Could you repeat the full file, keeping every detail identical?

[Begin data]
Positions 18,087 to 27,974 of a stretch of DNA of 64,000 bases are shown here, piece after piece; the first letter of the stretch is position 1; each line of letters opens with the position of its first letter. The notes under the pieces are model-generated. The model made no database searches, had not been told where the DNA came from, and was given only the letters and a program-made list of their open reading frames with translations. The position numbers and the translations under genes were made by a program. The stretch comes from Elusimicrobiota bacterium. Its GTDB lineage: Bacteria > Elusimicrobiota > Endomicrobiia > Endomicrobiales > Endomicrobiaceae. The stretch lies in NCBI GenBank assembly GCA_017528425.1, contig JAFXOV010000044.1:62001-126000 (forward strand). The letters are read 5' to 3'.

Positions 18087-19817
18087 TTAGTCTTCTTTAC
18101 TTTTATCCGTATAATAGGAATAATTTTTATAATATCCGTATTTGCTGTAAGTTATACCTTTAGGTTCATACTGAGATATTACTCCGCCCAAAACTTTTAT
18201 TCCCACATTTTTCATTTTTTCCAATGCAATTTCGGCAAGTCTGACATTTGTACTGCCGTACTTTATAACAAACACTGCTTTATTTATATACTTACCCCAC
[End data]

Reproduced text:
Positions 18,087 to 27,974 of a stretch of DNA of 64,000 bases are shown here, piece after piece; the first letter of the stretch is position 1; each line of letters opens with the position of its first letter. The notes under the pieces are model-generated. The model made no database searches, had not been told where the DNA came from, and was given only the letters and a program-made list of their open reading frames with translations. The position numbers and the translations under genes were made by a program. The stretch comes from Elusimicrobiota bacterium. Its GTDB lineage: Bacteria > Elusimicrobiota > Endomicrobiia > Endomicrobiales > Endomicrobiaceae. The stretch lies in NCBI GenBank assembly GCA_017528425.1, contig JAFXOV010000044.1:62001-126000 (forward strand). The letters are read 5' to 3'.

Positions 18087-19817
18087 TTAGTCTTCTTTAC
18101 TTTTATCCGTATAATAGGAATAATTTTTATAATATCCGTATTTGCTGTAAGTTATACCTTTAGGTTCATACTGAGATATTACTCCGCCCAAAACTTTTAT
18201 TCCCACATTTTTCATTTTTTCCAATGCAATTTCGGCAAGTCTGACATTTGTACTGCCGTACTTTATAACAAACACTGCTTTATTTATATACTTACCCCAC